Same-sex marriage, also known as gay marriage, is marriage between people of the same sex, either as a secular civil ceremony or in a religious setting.
In the late 20th century, religious rites of marriage without legal recognition became increasingly common. The first law providing for marriage of people of the same sex in modern times was enacted in 2001 in the Netherlands. As of 28 April 2016, same-sex marriage is legally allowed (nationwide or in some parts) in the following countries: Argentina, Belgium, Brazil, Canada, Colombia, Denmark, France, Iceland, Ireland, Luxembourg, Mexico, the Netherlands, New Zealand, Norway, Portugal, South Africa, Spain, Sweden, the United Kingdom the United States, and Uruguay. A similar law in Finland is not yet in force. Polls show rising support for legally recognizing same-sex marriage in the Americas, Australia and most of Europe. However, as of 2016 South Africa is the only African country where same-sex marriage is recognized, and no country in Asia allows same-sex marriage ceremonies, although Israel accepts same-sex marriages performed overseas.
Introduction of same-sex marriage laws has varied by jurisdiction, being variously accomplished through legislative change to marriage laws, a court ruling based on constitutional guarantees of equality, or by direct popular vote (via ballot initiative or referendum). The recognition of same-sex marriage is a political and social issue, and also a religious issue in many countries, and debates continue to arise over whether people in same-sex relationships should be allowed marriage or some similar status (a civil union). Same-sex marriage can provide those in same-sex relationships who pay their taxes with government services and make financial demands on them comparable to those afforded to and required of those in opposite-sex marriages. Same-sex marriage also gives them legal protections such as inheritance and hospital visitation rights. Various faith communities around the world support allowing those of the same sex to marry, while many major religions oppose same-sex marriage. Opponents of same-sex marriages have argued that recognition of same-sex marriages would erode religious freedoms, undermine a right of children to be raised by their biological mother and father or erode the institution of marriage itself.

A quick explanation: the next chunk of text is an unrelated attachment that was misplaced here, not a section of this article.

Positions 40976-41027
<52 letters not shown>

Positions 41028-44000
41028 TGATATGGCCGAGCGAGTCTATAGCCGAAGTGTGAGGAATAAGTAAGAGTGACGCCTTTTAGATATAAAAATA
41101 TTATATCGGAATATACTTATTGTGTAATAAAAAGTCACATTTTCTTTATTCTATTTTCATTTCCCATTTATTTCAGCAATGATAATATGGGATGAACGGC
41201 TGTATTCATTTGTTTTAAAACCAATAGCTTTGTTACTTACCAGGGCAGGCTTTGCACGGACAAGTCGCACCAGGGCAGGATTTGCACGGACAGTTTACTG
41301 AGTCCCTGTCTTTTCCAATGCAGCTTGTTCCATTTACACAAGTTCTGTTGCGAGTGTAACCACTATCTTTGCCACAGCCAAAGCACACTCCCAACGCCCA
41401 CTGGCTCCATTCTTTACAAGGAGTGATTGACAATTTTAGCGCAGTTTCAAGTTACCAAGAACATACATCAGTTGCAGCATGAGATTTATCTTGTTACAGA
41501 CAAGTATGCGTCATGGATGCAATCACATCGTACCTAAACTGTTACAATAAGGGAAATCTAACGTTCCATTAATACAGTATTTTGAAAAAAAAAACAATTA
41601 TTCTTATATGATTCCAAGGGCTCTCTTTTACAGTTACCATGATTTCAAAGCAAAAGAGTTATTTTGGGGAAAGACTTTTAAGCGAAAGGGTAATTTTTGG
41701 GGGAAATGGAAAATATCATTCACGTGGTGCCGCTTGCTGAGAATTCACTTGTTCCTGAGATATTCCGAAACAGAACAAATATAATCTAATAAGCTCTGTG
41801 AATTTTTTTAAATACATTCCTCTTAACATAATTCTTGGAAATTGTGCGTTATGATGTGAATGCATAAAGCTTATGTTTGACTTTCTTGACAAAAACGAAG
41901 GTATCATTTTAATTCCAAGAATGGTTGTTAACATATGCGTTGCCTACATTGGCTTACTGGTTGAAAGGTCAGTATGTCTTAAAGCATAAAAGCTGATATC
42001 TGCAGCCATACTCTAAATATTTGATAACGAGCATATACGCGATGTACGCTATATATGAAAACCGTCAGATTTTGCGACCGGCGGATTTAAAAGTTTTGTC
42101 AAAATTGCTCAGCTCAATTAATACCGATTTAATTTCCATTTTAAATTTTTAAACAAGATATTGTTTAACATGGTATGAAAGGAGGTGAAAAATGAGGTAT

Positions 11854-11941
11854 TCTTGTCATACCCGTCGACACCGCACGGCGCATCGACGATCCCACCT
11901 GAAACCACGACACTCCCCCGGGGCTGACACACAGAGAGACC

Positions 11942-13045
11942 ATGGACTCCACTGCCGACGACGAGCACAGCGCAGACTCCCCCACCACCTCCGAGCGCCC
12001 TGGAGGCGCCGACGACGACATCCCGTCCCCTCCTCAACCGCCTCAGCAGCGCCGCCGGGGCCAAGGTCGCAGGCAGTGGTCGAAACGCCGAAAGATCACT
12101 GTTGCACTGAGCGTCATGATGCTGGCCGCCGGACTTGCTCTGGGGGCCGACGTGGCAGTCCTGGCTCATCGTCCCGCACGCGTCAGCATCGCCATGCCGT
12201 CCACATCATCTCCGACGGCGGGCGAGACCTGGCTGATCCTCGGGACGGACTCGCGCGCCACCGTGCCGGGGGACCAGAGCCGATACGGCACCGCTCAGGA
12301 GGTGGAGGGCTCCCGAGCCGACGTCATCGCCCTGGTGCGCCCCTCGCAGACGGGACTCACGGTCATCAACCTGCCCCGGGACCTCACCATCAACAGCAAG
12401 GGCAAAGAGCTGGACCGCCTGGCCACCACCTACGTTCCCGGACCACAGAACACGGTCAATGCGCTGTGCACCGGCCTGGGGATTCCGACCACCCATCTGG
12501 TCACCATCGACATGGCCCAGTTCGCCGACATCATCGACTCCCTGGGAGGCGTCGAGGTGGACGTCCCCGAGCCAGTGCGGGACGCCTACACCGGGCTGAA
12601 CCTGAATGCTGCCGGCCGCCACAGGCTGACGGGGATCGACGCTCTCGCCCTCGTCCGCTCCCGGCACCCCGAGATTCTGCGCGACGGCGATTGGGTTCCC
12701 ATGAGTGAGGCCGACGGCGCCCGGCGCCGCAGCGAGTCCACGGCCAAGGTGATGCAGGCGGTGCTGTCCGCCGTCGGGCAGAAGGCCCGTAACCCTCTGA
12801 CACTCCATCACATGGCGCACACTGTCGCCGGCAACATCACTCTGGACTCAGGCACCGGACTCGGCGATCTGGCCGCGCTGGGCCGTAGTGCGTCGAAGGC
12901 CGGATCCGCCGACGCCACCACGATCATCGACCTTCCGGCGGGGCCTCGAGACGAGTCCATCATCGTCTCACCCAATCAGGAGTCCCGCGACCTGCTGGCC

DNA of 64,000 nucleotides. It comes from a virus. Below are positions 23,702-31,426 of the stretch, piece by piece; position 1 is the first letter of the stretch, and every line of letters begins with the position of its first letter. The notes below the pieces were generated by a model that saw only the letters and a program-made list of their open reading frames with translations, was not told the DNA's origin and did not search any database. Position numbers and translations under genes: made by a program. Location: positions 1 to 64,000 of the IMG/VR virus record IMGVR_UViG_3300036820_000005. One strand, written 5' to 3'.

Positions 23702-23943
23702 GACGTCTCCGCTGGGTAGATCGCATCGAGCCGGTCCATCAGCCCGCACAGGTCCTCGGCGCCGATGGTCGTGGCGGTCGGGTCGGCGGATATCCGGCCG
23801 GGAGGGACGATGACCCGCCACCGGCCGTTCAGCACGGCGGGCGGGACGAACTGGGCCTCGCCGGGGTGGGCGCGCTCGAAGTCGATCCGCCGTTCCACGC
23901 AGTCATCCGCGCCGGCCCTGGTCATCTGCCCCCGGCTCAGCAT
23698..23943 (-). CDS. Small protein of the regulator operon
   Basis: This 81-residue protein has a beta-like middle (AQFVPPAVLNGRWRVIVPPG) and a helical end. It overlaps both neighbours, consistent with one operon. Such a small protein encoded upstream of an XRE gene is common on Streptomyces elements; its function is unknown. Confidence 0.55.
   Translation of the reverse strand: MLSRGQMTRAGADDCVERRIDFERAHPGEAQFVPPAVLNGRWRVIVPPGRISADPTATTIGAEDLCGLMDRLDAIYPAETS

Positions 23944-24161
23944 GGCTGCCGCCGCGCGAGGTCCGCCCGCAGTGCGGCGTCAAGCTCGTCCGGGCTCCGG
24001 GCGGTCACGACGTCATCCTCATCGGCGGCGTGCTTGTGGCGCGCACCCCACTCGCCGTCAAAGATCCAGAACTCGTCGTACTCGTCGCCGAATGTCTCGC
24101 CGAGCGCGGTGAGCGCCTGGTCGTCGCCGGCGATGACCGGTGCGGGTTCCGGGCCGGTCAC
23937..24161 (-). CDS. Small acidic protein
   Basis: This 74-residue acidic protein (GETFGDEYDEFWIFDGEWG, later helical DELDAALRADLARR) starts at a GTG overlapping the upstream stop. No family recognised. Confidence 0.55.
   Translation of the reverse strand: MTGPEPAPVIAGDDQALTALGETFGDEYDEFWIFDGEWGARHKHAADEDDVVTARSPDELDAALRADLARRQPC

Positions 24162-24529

Some analysts state that financial, psychological and physical well-being are enhanced by marriage, and that children of same-sex parents or carers benefit from being raised by two parents within a legally recognized union supported by society's institutions. Court documents filed by American scientific associations also state that singling out gay men and women as ineligible for marriage both stigmatizes and invites public discrimination against them. The American Anthropological Association asserts that social science research does not support the view that either civilization or viable social orders depend upon not recognizing same-sex marriage.